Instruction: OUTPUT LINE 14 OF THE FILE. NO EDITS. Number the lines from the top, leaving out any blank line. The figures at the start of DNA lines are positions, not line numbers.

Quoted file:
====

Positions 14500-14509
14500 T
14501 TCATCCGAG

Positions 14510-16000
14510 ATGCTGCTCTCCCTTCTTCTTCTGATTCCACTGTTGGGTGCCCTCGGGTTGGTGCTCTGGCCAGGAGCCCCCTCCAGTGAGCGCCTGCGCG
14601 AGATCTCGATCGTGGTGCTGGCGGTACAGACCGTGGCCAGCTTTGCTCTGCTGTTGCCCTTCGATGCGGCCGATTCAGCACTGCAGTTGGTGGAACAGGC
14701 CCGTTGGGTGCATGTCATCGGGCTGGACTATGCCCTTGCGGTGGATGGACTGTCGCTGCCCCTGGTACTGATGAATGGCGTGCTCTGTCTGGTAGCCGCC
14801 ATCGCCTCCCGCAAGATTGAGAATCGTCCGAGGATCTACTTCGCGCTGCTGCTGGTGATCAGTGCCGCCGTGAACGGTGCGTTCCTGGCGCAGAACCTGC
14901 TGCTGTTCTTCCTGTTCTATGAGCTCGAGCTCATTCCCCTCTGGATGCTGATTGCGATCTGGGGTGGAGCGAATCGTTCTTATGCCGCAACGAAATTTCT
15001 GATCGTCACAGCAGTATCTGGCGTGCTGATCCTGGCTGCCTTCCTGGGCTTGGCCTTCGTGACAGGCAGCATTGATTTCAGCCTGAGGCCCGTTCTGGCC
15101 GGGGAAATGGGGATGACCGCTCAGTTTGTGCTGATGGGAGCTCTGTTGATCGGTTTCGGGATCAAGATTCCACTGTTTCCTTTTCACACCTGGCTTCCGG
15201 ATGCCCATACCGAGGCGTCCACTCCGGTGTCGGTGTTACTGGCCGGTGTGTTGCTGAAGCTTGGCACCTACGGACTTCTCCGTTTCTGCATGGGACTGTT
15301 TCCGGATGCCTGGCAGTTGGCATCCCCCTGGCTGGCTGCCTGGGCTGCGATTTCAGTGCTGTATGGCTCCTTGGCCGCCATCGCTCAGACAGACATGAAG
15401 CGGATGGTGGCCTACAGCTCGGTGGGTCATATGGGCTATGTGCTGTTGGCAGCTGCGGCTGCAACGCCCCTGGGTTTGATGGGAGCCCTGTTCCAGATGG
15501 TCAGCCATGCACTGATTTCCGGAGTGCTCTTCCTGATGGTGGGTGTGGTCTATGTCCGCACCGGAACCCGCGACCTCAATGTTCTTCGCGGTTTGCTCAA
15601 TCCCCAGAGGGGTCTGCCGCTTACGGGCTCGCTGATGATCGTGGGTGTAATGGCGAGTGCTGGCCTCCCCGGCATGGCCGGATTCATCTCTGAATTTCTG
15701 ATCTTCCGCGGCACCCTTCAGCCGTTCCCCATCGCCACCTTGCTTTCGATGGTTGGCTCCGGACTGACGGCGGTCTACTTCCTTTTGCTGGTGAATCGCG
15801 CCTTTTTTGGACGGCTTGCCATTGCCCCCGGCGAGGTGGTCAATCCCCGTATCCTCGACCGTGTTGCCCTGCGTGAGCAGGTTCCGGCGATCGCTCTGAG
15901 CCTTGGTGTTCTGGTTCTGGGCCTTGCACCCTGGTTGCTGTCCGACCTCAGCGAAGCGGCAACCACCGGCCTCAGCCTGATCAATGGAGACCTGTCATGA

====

15401 CGGATGGTGGCCTACAGCTCGGTGGGTCATATGGGCTATGTGCTGTTGGCAGCTGCGGCTGCAACGCCCCTGGGTTTGATGGGAGCCCTGTTCCAGATGG